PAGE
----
Nchang ka kana (I will go and come)

I’ve wrapped up two days of World AIDS Day events, graded finals, said some painful goodbyes to volunteers on their way home for good, and packed up for a much needed American vacay. I will be home for a month relaxing, eating myself sick, catching up on Twilight and Jon and Kate phenomenons and hugging little brothers. A heads up on some things before I come home:

I don’t have any money. I’m living far beneath the poverty line. Buy me a drink? Or a bagel?

My vocabulary has regressed to that of a second grader. That is because my daily conversations usually go something like this: Good morning. Good morning. How is it? It is fine. How was the night? The night was fine. … I hope it rains today. Oh, they won’t come. Are you sure? Oh madame, I am sure. Ok then, small time. Small time. Bye bye-o!

I get scared when around large groups of white people.

I may be using Ghanaian catch phrases, like, ‘small, small’, and ‘is that so?’ or ‘Are you suuure?’ and ‘sorry-o’, ‘bye bye-o’, ‘trouble-o’.

My humor has become more tasteless than it already was.

When you complain about anything in my presence, I will roll my eyes and remind you I don’t have running water. You can roll your eyes back, I’ll understand.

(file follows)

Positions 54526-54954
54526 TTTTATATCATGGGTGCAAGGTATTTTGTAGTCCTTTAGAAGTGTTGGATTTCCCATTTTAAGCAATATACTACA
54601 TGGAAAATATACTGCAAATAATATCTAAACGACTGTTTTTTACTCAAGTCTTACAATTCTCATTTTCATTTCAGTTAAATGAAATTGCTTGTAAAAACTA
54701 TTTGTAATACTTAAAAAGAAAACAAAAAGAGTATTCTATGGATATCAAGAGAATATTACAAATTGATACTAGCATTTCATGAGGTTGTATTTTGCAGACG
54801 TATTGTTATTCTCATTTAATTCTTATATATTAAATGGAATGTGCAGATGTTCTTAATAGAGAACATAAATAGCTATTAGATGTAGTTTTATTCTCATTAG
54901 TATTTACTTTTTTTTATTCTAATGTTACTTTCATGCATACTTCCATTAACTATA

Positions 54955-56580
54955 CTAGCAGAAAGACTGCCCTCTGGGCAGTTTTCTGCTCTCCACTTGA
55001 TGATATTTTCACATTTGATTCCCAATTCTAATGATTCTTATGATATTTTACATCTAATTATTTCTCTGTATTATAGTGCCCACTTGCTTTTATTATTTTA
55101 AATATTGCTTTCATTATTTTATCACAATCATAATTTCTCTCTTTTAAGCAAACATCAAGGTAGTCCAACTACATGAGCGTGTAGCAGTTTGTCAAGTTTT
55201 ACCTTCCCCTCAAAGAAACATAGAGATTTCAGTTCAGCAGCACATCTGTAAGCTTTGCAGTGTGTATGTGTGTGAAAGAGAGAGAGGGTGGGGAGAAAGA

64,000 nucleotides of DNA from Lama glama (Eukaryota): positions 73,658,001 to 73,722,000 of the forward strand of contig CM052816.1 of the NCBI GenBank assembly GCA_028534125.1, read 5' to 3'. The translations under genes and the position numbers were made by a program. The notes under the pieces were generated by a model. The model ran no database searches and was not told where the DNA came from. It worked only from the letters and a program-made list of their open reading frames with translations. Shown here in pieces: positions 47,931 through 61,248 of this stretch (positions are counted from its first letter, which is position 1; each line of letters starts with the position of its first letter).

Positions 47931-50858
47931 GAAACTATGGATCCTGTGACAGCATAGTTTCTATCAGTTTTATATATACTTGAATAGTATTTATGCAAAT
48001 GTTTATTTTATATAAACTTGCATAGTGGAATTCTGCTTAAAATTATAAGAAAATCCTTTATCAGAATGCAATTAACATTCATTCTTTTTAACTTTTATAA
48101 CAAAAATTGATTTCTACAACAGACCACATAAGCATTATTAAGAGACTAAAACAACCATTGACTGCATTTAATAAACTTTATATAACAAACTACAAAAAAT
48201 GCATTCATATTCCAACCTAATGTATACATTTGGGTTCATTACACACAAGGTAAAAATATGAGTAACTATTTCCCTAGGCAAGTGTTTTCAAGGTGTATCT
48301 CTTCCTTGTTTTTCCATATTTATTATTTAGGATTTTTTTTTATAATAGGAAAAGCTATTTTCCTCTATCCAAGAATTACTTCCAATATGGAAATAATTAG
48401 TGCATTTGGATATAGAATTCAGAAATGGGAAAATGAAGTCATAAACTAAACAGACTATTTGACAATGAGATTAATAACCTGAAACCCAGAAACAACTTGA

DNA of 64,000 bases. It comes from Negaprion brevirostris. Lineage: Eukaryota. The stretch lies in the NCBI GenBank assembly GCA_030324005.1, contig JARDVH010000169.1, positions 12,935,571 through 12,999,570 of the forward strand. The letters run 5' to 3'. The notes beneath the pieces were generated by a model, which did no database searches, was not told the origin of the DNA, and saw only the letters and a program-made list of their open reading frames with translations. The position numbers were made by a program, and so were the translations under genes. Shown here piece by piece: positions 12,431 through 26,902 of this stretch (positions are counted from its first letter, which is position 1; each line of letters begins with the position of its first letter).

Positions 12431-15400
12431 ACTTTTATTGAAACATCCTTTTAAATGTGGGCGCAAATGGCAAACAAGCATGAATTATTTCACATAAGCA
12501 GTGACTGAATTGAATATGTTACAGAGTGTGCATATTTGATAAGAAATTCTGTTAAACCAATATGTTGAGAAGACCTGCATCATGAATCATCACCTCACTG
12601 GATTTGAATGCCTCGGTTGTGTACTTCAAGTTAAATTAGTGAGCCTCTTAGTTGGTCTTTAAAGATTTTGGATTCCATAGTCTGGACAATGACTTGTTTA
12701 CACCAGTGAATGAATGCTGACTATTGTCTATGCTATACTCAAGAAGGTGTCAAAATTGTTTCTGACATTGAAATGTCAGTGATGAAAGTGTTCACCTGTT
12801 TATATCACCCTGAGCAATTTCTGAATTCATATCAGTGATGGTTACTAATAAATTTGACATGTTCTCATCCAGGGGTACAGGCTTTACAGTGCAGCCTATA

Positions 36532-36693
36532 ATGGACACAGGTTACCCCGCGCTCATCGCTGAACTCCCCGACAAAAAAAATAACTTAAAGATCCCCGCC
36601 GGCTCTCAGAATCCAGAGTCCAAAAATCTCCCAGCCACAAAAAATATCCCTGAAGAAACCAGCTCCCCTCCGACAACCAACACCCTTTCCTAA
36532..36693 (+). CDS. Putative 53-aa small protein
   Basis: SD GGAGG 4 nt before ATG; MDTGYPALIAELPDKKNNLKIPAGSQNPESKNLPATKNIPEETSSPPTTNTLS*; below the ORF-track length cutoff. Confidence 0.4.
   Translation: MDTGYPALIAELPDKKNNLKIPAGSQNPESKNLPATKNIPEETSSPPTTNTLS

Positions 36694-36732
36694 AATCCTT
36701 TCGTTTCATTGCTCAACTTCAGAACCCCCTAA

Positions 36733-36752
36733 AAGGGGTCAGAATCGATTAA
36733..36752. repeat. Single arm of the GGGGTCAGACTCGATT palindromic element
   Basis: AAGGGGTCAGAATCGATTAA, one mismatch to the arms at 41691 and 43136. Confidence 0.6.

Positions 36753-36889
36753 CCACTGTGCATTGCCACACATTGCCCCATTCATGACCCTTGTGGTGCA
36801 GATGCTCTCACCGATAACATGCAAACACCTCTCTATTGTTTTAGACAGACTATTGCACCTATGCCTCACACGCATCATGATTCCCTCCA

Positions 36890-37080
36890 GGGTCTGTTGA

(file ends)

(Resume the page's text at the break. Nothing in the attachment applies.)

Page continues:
My wardrobe is a year behind the times, it’s kind of embarrassing. And by ‘my wardrobe’, I do mean the purple tank top and black gauchos I wear every day.

I will talk very fast. Like, what did she just say? fast. I don’t know why, maybe because I feel like I have so much to say and so little time to say it. But every time I come in contact with another American it's like I’m listing the medical side effects in a Viagra commercial.

I may be more affectionate than you remember. Muslims don’t hug.

If I seem tired it is because I usually average 12 hours of sleep.

I may be unreasonably cold. One night it got down to like, 70 degrees, and I fell asleep shaking. But, snow…swoon. So worth it. 

Hey, see you soon!


Kimmie said…
excellent post mama.

Popular Posts